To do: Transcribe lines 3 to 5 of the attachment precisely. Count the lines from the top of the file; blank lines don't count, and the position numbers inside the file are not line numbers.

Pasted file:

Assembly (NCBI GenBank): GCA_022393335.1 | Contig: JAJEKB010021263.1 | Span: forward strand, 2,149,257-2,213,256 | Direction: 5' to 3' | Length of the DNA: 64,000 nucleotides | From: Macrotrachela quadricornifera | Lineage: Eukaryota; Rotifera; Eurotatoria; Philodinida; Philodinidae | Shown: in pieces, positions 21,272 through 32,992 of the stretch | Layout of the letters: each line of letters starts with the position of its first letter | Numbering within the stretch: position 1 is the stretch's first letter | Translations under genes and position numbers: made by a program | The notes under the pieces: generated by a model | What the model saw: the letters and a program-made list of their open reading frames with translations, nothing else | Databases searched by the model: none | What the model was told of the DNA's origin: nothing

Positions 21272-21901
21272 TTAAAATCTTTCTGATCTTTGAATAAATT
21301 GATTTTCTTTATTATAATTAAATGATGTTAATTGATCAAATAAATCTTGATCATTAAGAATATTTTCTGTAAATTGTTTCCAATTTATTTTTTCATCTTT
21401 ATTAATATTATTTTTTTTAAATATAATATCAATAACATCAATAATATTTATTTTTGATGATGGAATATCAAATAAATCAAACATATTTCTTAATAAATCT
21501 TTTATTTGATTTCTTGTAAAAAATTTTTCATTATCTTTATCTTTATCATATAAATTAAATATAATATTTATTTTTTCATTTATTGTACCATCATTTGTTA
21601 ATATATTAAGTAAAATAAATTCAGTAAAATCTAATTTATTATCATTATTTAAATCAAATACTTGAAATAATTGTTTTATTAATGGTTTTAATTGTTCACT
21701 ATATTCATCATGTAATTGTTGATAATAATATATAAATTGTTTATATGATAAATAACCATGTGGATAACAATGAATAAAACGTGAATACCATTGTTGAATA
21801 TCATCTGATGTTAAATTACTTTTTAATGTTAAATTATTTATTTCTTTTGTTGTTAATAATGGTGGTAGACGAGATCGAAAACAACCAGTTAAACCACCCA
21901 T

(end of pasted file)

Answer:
21272 TTAAAATCTTTCTGATCTTTGAATAAATT
21301 GATTTTCTTTATTATAATTAAATGATGTTAATTGATCAAATAAATCTTGATCATTAAGAATATTTTCTGTAAATTGTTTCCAATTTATTTTTTCATCTTT
21401 ATTAATATTATTTTTTTTAAATATAATATCAATAACATCAATAATATTTATTTTTGATGATGGAATATCAAATAAATCAAACATATTTCTTAATAAATCT